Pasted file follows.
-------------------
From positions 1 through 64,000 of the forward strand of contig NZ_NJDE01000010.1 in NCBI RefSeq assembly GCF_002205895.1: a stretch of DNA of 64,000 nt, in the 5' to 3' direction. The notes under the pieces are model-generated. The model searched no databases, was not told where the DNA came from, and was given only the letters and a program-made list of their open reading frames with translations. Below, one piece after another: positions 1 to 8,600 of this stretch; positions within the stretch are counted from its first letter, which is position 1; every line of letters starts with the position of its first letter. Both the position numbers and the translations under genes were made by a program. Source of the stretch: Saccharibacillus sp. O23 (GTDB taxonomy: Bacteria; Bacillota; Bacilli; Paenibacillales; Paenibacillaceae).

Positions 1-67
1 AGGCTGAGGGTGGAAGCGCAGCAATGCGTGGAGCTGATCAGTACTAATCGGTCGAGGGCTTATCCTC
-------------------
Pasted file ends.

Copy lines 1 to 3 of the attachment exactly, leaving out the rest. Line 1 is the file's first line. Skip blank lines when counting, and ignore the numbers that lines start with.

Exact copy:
From positions 1 through 64,000 of the forward strand of contig NZ_NJDE01000010.1 in NCBI RefSeq assembly GCF_002205895.1: a stretch of DNA of 64,000 nt, in the 5' to 3' direction. The notes under the pieces are model-generated. The model searched no databases, was not told where the DNA came from, and was given only the letters and a program-made list of their open reading frames with translations. Below, one piece after another: positions 1 to 8,600 of this stretch; positions within the stretch are counted from its first letter, which is position 1; every line of letters starts with the position of its first letter. Both the position numbers and the translations under genes were made by a program. Source of the stretch: Saccharibacillus sp. O23 (GTDB taxonomy: Bacteria; Bacillota; Bacilli; Paenibacillales; Paenibacillaceae).

Positions 1-67
1 AGGCTGAGGGTGGAAGCGCAGCAATGCGTGGAGCTGATCAGTACTAATCGGTCGAGGGCTTATCCTC